Why, which of you, when he wants to build a tower, does not first sit down and reckon the cost, to see if he has enough to complete it?– For fear that, if he has laid the foundation and is not able to finish it, every one who sees it should begin to laugh at him, And say ‘Here is a man who began to build and was not able to finish!’ (Luke 14:28-30)
Early Christian churches were, for the most part, “house churches,” which is still the case in countries where Christianity is illegal. When the Roman Emperor Constantine legalized Christianity, churches began to be built in earnest. One of the earliest was in Tyre. Speaking at the dedication of the church, Eusebius of Caesarea noted that the building was built “…solidly of still richer materials in abundance, never for a moment counting the cost.”
Almost 1,700 years have passed, but one thing hasn’t changed: too many projects such as churches, houses, and other buildings are undertaken with little regard for their cost. But the bill comes due eventually and, if we’re paying on credit, sooner than we’d like.
Jesus challenged his disciples to first count the cost, not only of buildings, but the cost of following him. Were they prepared to pay that price? “‘If every one else falls away from you,’ Peter answered, ‘I shall never fall away!’ ‘I tell you,’ replied Jesus, ‘that this very night, before the cock crows, you will disown me three times!’ ‘Even if I must die with you,’ Peter exclaimed, ‘I shall never disown you!’ All the disciples spoke in the same way.” (Matthew 26:33-35) But Peter did deny Jesus; his Lord knew him better than he himself.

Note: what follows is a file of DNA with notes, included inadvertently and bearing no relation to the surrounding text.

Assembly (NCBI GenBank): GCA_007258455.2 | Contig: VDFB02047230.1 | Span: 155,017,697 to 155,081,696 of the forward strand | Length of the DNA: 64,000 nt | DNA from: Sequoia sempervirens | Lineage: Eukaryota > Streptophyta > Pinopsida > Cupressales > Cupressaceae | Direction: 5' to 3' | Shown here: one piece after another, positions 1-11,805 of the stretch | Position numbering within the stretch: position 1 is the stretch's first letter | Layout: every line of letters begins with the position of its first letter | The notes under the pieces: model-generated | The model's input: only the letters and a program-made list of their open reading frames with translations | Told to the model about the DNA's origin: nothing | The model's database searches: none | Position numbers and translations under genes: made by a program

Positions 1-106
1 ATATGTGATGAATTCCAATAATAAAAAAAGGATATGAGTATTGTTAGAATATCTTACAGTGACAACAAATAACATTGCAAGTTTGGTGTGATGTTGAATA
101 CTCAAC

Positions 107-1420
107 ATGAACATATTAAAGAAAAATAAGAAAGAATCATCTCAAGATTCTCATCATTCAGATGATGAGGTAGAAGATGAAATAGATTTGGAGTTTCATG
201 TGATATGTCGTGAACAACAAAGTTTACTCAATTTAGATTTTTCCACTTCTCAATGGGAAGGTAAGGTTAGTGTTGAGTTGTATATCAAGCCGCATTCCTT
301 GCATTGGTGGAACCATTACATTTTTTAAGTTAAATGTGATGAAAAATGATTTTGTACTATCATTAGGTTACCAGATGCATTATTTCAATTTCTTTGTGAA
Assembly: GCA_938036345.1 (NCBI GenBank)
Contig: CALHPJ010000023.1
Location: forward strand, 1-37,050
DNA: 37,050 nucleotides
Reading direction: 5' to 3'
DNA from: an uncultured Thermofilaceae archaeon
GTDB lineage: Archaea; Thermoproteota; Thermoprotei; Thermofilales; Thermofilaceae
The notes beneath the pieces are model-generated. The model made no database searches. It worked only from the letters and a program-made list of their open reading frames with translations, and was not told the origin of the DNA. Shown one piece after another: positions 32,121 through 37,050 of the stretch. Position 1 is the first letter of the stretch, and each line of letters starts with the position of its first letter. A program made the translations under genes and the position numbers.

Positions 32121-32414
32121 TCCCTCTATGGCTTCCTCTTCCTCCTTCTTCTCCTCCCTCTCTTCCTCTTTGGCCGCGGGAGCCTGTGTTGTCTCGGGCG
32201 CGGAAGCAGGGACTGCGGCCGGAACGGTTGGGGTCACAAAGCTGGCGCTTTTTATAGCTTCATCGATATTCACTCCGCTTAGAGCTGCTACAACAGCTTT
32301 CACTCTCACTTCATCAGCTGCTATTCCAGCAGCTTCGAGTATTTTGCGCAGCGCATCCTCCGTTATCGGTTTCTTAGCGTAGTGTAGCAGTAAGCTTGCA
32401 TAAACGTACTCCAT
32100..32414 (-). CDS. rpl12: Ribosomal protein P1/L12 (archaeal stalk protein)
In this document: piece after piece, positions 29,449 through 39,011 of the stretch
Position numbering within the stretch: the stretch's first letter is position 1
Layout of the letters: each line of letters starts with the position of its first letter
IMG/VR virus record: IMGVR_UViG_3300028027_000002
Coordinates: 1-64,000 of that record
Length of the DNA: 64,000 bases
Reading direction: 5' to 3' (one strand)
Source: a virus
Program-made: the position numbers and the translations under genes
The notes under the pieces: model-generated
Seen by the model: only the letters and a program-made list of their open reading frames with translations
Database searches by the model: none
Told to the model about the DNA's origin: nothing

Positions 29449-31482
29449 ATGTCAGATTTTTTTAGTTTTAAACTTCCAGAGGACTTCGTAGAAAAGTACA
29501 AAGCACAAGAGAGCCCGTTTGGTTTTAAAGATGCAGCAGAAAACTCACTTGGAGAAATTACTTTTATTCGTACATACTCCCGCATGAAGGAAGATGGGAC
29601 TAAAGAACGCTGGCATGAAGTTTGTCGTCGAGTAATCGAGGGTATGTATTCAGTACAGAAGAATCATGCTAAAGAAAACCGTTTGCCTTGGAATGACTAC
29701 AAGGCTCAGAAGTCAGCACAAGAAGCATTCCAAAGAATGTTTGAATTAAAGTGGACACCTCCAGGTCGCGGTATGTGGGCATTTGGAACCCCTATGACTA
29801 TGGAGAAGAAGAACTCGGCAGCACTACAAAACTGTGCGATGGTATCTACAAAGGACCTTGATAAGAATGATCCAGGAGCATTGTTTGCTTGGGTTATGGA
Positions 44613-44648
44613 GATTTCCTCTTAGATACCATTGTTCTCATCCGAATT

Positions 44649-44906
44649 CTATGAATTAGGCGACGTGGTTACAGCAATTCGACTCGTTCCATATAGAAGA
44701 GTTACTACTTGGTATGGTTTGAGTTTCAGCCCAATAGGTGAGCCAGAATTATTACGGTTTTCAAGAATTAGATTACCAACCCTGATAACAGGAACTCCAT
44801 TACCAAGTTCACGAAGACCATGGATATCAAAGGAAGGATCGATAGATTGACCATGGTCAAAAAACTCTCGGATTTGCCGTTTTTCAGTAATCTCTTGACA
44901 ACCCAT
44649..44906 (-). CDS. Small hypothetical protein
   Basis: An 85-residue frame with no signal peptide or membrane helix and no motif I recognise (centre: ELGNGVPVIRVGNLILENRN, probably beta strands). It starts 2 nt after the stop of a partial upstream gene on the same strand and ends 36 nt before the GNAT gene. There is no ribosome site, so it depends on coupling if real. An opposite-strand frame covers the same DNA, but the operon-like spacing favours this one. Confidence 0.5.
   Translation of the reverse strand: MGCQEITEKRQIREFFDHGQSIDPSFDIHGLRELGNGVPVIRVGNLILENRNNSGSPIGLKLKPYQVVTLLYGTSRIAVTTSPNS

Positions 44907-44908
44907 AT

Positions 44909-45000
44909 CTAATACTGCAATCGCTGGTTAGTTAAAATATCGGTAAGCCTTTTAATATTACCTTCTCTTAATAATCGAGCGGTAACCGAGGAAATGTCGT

And he knows us better too. We say we’re prepared to go where he sends us. But are we? Are we prepared to pay the price by giving of ourselves? Or are we simply willing to stay home and spend money, which has a high price of its own? Ultimately we must ask: what’s really important to us?
For where your treasure is, there will your heart be also. (Matthew 6:21)